Post # 1
I was browsing naturalsapphirecompany.com just moments ago. Every so often I like to see if they have any new stones that I’d be interested in. I really want to purchase a real sapphire, especially a padparadscha.
I found one that was obviously out of my budget, but I thought it was a pretty shade of peachy pink. I went to view its video as I was curious to see how it would sparkle.
However, I couldn’t help but notice a large fissure? in the stone. At first I thought it was the light reflecting oddly off the stone. However, 20 seconds in to the video, it is blatantly there, this large obvious crack on the side of the stone.
Generally, I wouldn’t be bothered by it. However, they describe this stone’s clarity as “perfection” (IF, VVS1). I don’t understand how it is “perfection” with such an inclusion.
Here is the link to the stone: http://www.thenaturalsapphirecompany.com/sapphires/c-8-padparadscha-sapphires/p-51032-round-padparadscha-sapphire-pa2373/
Is this an accurate description of the stone, or is it being marked-up?
I am only asking this, because I plan to purchase a stone from them soon, and I don’t want to purchase from a company that is not fully honest.
On top of that, while the natural sapphire company has great reviews, I have seen negative comments as of late. I hope I am over analysing the description of the stone, and it is perfectly accurate to what is being displayed, and that TNSC is legit and safe to buy from.
Post # 3
That sort of grading system for sapphires does not exist, which I suppose allows them extra leeway in what they call it. There is not any standardization for grading the clarity of a sapphire (or a ruby)
Traditionally sapphires are graded on colour saturation only, with more desireable (or rare) colours being more expensive. Sapphires that are natural and not treated in some way (heat-treated, chemical-treated, filled) are also more expensive.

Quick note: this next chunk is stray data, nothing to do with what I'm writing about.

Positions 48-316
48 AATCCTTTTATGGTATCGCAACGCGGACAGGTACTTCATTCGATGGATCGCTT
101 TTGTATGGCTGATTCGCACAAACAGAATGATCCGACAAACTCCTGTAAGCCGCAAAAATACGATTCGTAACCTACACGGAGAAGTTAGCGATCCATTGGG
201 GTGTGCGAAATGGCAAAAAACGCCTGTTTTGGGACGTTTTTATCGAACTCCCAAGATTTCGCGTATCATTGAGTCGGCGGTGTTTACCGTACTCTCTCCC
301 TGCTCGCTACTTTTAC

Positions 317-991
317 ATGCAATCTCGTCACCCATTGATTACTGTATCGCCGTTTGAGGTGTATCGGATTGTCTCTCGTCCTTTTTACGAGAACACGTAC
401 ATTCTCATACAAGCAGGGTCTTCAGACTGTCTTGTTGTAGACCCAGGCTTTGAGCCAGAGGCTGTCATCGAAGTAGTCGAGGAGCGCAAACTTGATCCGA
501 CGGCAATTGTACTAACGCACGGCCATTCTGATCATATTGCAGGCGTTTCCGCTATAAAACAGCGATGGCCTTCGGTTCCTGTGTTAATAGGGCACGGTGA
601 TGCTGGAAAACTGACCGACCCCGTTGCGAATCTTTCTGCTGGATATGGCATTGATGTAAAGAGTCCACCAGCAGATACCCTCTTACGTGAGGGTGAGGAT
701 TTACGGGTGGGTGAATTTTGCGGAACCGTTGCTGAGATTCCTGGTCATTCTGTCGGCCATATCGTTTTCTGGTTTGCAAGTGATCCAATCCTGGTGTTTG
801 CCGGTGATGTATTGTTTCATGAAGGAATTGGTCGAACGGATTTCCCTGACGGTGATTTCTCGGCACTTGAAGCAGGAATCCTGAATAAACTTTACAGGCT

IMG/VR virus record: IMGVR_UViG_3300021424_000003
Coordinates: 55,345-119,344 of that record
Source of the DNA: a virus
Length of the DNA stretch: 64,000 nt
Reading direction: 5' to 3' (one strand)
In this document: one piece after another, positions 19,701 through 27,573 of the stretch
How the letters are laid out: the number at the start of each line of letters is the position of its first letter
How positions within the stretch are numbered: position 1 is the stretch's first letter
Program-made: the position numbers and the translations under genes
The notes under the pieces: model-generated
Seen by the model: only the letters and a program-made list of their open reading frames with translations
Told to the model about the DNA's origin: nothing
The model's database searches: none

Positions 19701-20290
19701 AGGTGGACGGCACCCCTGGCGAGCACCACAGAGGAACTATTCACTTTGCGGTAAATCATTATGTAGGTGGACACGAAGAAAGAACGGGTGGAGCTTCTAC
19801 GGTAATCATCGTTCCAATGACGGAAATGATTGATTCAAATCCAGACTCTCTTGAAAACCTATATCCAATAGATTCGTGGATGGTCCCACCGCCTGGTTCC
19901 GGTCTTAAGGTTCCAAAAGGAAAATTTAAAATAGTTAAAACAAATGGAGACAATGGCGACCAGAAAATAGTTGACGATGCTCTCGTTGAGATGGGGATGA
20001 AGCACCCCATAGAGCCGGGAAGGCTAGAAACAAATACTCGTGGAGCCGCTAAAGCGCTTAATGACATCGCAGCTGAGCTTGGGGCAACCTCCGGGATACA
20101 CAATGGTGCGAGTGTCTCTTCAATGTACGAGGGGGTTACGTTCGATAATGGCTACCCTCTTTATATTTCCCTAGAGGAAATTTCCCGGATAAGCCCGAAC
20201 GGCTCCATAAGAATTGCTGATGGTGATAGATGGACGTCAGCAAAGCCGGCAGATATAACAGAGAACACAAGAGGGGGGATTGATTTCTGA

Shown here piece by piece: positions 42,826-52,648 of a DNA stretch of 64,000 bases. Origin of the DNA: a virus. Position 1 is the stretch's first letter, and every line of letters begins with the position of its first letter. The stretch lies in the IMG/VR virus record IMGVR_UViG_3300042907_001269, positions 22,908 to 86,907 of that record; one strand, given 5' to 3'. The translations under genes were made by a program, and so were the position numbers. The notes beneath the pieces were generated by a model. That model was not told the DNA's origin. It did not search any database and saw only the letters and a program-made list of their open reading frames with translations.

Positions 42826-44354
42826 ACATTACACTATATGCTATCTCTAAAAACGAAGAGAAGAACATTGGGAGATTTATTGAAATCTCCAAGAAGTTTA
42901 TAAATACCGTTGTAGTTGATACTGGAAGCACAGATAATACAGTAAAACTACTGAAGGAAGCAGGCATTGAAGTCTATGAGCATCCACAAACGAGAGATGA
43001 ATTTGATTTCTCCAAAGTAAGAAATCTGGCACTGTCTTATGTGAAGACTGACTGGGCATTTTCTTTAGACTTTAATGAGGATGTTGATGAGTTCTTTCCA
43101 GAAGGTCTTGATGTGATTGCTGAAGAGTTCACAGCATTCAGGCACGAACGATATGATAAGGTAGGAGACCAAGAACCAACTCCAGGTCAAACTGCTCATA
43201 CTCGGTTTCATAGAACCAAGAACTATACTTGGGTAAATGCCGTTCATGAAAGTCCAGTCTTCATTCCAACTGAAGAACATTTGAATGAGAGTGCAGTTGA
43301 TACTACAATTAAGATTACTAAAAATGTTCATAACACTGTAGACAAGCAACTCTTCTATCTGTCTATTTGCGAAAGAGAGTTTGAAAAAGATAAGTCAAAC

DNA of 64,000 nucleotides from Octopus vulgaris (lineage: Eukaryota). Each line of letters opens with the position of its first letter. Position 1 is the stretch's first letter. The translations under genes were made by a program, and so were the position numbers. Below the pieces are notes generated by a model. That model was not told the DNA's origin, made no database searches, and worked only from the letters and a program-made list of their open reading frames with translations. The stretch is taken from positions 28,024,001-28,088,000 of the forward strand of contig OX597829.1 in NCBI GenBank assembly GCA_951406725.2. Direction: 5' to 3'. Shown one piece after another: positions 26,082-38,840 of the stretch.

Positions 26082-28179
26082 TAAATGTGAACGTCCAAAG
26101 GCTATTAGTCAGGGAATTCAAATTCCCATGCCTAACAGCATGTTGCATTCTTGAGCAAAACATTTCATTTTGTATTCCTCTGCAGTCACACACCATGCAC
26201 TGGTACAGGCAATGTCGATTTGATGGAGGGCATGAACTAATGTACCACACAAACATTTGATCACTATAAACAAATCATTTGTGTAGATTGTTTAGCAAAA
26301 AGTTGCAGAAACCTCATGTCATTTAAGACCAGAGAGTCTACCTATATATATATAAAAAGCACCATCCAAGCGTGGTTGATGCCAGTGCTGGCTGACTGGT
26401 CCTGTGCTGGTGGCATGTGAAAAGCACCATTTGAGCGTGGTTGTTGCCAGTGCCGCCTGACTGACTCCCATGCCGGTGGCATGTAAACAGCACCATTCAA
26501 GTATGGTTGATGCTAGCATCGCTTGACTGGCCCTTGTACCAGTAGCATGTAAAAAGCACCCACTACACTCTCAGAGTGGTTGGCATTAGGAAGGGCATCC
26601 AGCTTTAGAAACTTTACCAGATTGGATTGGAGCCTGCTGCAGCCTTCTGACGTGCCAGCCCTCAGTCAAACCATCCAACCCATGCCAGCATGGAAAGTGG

I cannot access the video, but there does seem to be a visible (to the naked eye) inclusion in the sapphire. Not a crack. Round brilliant cuts are usually the best at hiding inclusions in stones (especially if they are well-cut).
Only you can decide if that stone is worth the price tag to you.
Post # 4
I thought maybe I was blind because I didn’t see it at first (I only saw it when the stone rotated back around), I still barely saw it when I did… Unless I didn’t notice the right thing? I have never heard anything bad about The NSC.. I also think it’s a very pretty stone!
Post # 5
@xoxocheri: I’ve heard that, while the NSC has a good selection of stones, they do tend to price higher than what you’d expect. That particular stone is beautiful, but I don’t know if it warrants that price tag….it seems a bit high.
Post # 6
- Wedding: October 2014 - Disney
I feel this stone is marked up. But let me explain “natural sapphire clarity” a bit first. Natural sapphires are graded very different than diamonds. A stone can be “eye clean” and have certain types of inclusions. This one is probably not that, but I’d have to see it IRL not magnified 500 times to be sure if thats a fissure or a rutile silk filament. The way it goes tot he edge and the edge indents I’m leaning towards fisure however.
“Eye clean” in natural untreated sapphires means that to an untrained eye you wont see inclusions. It does not mean they are not there. My stone has “rutile silk filaments” in it but is graded eye clean. These are essentially crystals in my stone, there are three and they are actually clear. There is only one that is visable and that is only if you have the stone at the right angle and know what to look for it hits a corner on the table. However because these filaments do not affect the overall clarity and without magnification most will never see them and even trained they can only be seen at a couple of angles it is an eye clean stone. Silk and rutile crystal is expected in an untreated stone its one of the ways they actually verify the stone is not treated.